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. Last Updated: 07/27/2016

TV Power Struggle a Ratings Winner

PRAGUE, Czech Republic -- Boardroom battles do not usually attract more television viewers than the World Cup, but as financial and political power brokers in the Czech Republic struggle for control of the leading TV station, nearly a million viewers are tuning in to watch the fray.

The station, the privately owned TV Nova, appears to be on the verge of bankruptcy after Nova stopped paying some bills and a major creditor, ABN Amro, said it was calling in a 480 million koruna ($16 million) loan.

Now, one of the country's most powerful and least transparent financial groups claims that it is in a position to control the station and refinance it, but Nova's embattled director, Vladimir Zelezny, went on air Saturday to say that he is still in charge.

"We are still broadcasting and in any case I am still the director," Zelezny said, as almost a million viewers tuned in to his Saturday morning program, "Call the Director," the station reported. Only about 630,000 watched the semifinals of the World Cup earlier last week.

Zelezny, whose control of the station is shrouded in legal disputes, is battling with former partners and with the PPF Holdings financial group for control of Nova's broadcast license. Regulators said last week that they would examine the station's ownership.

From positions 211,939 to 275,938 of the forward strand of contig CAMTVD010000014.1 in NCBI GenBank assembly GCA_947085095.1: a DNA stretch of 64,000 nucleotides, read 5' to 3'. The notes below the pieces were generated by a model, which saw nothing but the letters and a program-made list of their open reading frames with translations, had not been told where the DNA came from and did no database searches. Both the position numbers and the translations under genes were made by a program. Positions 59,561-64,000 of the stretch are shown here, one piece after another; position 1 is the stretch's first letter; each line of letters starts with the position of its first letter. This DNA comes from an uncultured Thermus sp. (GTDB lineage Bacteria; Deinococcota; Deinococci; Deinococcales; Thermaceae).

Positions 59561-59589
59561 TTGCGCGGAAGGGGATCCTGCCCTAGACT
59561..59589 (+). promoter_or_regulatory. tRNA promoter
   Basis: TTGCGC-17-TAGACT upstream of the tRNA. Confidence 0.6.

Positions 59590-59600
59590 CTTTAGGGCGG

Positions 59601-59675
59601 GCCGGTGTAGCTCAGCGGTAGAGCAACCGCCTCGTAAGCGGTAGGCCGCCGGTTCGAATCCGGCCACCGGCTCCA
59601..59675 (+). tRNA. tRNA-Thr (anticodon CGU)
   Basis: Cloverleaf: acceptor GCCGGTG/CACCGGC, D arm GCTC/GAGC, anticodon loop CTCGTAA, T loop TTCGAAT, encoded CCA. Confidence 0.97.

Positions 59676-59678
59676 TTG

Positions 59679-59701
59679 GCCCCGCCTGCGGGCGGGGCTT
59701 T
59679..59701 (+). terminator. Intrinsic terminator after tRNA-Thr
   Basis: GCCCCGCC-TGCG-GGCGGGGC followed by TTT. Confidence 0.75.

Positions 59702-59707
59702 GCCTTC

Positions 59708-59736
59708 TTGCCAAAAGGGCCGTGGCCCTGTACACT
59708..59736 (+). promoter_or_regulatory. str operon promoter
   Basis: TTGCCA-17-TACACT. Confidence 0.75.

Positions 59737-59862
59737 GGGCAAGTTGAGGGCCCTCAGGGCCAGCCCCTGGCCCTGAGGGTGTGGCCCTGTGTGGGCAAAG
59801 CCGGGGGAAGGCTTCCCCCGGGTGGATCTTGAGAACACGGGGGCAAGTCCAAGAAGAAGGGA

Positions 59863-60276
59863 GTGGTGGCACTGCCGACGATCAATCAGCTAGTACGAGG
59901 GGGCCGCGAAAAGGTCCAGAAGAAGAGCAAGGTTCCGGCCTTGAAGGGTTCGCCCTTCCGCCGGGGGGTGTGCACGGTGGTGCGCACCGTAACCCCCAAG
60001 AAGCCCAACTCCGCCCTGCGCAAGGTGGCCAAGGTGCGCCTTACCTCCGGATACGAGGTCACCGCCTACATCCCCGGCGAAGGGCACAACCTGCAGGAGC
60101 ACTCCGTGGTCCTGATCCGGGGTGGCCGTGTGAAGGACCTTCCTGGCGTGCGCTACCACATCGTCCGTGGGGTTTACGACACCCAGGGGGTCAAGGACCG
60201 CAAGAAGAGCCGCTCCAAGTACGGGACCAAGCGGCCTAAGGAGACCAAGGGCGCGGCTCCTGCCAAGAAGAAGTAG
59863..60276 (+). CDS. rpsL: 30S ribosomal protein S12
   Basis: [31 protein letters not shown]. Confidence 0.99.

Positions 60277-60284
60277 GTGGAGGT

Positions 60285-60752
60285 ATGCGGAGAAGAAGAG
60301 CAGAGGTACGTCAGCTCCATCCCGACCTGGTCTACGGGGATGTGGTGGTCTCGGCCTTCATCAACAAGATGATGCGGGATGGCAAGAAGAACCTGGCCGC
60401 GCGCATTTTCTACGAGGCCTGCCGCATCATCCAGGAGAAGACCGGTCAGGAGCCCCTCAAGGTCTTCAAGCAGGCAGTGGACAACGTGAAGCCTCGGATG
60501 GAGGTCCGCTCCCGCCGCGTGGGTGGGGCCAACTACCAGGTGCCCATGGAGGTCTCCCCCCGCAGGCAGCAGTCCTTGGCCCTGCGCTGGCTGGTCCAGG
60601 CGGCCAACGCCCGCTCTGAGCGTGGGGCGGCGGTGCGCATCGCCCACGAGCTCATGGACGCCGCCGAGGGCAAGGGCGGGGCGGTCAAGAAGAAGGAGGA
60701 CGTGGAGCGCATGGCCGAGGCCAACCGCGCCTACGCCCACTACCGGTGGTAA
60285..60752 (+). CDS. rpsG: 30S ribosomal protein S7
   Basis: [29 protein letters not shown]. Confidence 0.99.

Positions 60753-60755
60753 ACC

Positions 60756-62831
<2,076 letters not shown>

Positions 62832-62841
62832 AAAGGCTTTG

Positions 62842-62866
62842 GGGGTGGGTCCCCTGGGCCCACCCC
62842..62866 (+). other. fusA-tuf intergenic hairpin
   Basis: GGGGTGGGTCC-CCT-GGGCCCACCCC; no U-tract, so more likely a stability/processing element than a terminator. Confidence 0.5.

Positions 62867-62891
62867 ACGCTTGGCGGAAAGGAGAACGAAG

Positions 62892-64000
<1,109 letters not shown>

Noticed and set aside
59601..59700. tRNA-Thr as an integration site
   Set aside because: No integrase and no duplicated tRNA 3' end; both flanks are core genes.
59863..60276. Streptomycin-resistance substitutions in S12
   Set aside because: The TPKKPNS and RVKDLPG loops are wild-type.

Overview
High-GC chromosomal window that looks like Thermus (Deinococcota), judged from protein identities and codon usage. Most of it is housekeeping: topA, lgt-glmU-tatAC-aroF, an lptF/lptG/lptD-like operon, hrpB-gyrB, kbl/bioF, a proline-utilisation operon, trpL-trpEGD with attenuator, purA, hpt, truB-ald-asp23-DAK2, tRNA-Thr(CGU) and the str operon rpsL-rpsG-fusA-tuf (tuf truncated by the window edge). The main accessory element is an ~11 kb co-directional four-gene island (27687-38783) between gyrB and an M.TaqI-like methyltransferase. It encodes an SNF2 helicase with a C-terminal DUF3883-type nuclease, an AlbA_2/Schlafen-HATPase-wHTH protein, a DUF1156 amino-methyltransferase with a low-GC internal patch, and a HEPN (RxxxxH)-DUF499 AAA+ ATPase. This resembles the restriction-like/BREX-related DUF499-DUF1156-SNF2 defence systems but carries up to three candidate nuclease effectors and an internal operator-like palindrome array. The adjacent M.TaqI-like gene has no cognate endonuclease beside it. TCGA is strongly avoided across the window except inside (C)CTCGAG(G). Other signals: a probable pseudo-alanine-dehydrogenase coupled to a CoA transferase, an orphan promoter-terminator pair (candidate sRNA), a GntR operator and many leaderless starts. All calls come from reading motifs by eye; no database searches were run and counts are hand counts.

At stake is Nova's demonstrated ability to move voters and make or break political leaders, as well as the potential for millions of dollars in profits. But Nova is also at the center of a half-billion dollar lawsuit that accuses the Czech government of helping Zelezny gain control of the station from its original backer.

That backer, Ronald Lauder, an heir to the Estee Lauder cosmetics fortune, had built Nova into a chain of tabloid-style television stations across Central Europe, with mixed financial results.

Nova's political programming, death-and-doom news programs, American television serials and stripteasing weather women and men have won it an average 70 percent share of the audience.

Already, Lauder has won a $27 million judgment against Zelezny in a related case, and a Swedish arbitration panel awarded $527 million to Lauder and his companies on their claim that the Czech government and its regulators did not protect his investment in Nova when they allowed Zelezny to wrest control.

The Czech government is trying to appeal the ruling. The trouble at Nova began on June 14, when Zelezny's lawyer and partner Ales Rozehnal entered Nova's headquarters with security guards and announced he had ousted Zelezny and taken over.

A boardroom dispute ensued as shareholders and executives fought for control of Nova and the company that owns its license.

"It was an attempt at a palace coup and it failed," said Martin Chalupsky, Zelezny's spokesman.

The ouster attempt came two hours before polls opened in nationwide parliamentary elections. Those elections saw the sound defeat of Zelezny's political patron, former Prime Minister Vaclav Klaus.